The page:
Panasonic executives reportedly cautious about future Tesla commitments

Key Points
  • Some Panasonic executives are cautious about making new battery manufacturing commitments with Tesla, according to the Nikkei Asian Review.
  • The companies were previously expected to invest in a new factory in China for vehicle and battery production under one roof.
  • In the U.S., Panasonic and Tesla are investing up to $5 billion over the next two years in Tesla's Nevada-based Gigafactory 1.
Elon Musk, chief executive officer of Tesla Motors
David Paul Morris | Bloomberg | Getty Images

Some Panasonic executives are expressing hesitation about new investments with Tesla in battery manufacturing, according to a report out Thursday in the Nikkei Asian Review.

Tesla and Panasonic were expected to set up a new factory together in China, where they would make cars and lithium ion battery cells under one roof. They have an arrangement like this in the U.S. already at the Tesla Gigafactory 1 in Sparks, Nevada.

Panasonic CEO Kazuhiro Tsuga acknowledged on an earnings call Thursday: "Tesla could in the future launch full-fledged production in China, and we could produce jointly."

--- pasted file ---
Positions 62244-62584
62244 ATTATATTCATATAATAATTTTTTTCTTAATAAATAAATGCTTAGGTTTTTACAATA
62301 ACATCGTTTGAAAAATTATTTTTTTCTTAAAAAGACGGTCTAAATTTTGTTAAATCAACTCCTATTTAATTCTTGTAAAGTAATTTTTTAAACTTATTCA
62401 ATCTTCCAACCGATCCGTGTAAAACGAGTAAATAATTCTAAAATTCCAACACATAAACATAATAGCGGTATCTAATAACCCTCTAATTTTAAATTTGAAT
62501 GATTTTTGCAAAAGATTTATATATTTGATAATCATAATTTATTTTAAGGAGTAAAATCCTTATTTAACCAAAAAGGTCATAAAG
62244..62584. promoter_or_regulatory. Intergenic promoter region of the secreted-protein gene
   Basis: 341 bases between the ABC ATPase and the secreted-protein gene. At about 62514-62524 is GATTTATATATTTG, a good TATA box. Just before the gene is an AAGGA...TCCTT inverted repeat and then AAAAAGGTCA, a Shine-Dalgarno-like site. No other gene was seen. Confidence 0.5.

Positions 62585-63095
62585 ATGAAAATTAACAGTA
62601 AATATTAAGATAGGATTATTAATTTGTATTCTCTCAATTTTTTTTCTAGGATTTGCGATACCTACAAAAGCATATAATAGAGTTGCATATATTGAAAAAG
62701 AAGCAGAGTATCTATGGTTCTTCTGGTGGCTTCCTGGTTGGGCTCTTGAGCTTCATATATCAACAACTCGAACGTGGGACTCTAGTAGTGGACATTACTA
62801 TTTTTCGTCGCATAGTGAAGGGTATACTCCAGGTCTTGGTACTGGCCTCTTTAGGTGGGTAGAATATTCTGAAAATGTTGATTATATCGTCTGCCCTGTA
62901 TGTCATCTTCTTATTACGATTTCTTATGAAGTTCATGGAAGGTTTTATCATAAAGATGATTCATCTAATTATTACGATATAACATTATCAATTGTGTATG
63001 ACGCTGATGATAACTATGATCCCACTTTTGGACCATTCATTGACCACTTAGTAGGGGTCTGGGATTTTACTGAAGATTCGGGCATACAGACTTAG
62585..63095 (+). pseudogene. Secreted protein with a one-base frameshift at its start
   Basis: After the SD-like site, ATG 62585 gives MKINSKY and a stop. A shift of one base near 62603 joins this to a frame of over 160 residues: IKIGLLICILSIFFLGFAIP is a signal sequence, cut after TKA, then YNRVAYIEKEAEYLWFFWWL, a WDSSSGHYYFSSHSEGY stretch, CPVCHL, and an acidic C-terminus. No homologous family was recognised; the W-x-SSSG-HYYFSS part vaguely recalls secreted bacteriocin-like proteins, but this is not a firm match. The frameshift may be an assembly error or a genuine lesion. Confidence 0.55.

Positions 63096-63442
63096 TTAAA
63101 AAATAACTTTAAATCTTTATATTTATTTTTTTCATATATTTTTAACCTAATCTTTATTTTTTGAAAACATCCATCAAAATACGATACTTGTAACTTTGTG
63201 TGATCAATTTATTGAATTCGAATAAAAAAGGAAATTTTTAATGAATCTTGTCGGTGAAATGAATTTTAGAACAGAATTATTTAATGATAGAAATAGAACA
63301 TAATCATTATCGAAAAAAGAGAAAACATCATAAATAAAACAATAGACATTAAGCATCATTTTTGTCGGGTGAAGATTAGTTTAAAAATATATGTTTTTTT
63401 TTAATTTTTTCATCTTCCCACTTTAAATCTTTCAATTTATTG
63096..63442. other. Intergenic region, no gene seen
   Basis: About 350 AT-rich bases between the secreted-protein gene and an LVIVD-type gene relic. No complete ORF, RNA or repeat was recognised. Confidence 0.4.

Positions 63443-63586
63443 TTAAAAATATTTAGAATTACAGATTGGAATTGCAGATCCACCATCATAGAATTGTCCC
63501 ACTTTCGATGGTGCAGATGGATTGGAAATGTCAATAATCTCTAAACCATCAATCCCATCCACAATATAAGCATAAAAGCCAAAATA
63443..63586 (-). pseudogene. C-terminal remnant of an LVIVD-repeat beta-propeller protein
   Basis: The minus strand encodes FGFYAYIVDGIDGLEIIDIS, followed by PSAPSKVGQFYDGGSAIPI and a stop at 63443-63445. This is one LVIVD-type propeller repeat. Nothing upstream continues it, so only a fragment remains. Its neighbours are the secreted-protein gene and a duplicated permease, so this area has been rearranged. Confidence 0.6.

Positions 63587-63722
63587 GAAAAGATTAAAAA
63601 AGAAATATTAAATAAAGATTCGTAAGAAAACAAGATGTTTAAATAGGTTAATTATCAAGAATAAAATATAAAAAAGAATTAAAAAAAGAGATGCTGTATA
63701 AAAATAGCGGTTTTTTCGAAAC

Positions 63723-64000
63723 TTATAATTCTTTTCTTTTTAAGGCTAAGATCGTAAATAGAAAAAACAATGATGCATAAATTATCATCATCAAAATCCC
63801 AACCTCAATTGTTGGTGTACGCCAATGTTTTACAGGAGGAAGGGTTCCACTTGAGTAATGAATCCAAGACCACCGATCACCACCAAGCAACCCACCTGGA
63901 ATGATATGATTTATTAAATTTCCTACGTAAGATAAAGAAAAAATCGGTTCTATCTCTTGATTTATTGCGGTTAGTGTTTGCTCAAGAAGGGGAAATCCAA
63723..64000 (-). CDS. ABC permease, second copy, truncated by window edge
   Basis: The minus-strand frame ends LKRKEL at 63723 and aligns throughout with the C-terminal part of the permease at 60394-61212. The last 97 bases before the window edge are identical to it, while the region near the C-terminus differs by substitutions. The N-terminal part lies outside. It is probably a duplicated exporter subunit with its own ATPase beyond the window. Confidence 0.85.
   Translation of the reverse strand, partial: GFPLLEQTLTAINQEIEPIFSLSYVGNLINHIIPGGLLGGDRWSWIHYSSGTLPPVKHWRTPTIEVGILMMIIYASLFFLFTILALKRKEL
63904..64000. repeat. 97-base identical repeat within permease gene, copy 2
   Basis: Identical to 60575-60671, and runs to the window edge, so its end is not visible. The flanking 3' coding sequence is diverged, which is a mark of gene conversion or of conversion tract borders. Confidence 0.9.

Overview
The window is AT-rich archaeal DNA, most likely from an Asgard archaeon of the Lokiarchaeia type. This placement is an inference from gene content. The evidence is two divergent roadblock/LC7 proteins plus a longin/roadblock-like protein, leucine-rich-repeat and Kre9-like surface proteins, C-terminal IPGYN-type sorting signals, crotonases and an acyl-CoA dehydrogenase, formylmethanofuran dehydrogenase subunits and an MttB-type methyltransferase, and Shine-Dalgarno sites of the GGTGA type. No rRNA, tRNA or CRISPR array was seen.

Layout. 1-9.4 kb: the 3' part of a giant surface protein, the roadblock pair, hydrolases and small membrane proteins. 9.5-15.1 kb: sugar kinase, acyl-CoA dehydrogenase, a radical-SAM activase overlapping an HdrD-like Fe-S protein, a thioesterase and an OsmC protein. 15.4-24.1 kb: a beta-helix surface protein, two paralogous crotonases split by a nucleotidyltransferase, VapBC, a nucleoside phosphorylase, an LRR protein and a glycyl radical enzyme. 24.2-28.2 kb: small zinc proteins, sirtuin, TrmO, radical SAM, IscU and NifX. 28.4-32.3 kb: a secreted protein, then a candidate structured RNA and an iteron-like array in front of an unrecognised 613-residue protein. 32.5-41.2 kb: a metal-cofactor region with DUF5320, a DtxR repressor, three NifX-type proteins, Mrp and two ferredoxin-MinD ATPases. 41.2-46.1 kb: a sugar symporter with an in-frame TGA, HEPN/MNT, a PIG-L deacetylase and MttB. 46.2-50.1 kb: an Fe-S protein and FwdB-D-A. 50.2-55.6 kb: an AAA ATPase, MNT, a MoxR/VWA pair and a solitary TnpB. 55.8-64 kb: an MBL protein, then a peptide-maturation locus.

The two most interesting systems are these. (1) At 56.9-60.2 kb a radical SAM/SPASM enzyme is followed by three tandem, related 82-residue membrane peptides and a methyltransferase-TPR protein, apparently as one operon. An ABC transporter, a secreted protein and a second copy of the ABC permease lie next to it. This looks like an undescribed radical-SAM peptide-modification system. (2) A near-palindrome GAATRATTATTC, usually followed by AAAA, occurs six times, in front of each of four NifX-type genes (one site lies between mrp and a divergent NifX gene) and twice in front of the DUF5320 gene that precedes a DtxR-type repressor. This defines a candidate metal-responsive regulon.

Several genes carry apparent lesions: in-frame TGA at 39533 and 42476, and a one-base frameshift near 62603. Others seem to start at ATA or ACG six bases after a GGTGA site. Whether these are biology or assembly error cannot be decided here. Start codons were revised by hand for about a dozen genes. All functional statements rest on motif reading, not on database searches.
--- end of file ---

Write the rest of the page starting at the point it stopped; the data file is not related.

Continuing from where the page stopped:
However, un-named Panasonic executives painted a different picture, according to Nikkei Asian Review, telling the outlet that plans were "not solidified yet" and "nothing is set in stone." Tesla's delays in making previously expressed production targets for the Model 3 cut about 20 billion yen (about $183 million) from Panasonic's operating profit for the fiscal year ended March 31, the report says. Anonymous Panasonic execs also expressed concern to Nikkei at the way Elon Musk treated Wall Street analysts in a recent earnings call.

Elon Musk's 'bizarre theatrics'
Elon Musk's 'bizarre theatrics'

When Panasonic became the exclusive supplier of battery cells for Tesla's Model S, Model X and Model 3 electric vehicles, their partnership was seen as a triumph over competitors such as Contemporary Amperex Technology in China and LG in South Korea.

Some other industrial suppliers, including Bosch, have dropped out of the EV battery-production game altogether since Panasonic and Telsa first partnered up on the Gigafactory in 2014. And Panasonic is now working with Toyota to jointly develop batteries for EVs as well.

Model 3 battery and vehicle production problems have plagued Tesla over the past year.

Tesla declined to comment on its relationship and plans with Panasonic. Panasonic could not be immediately reached for comment.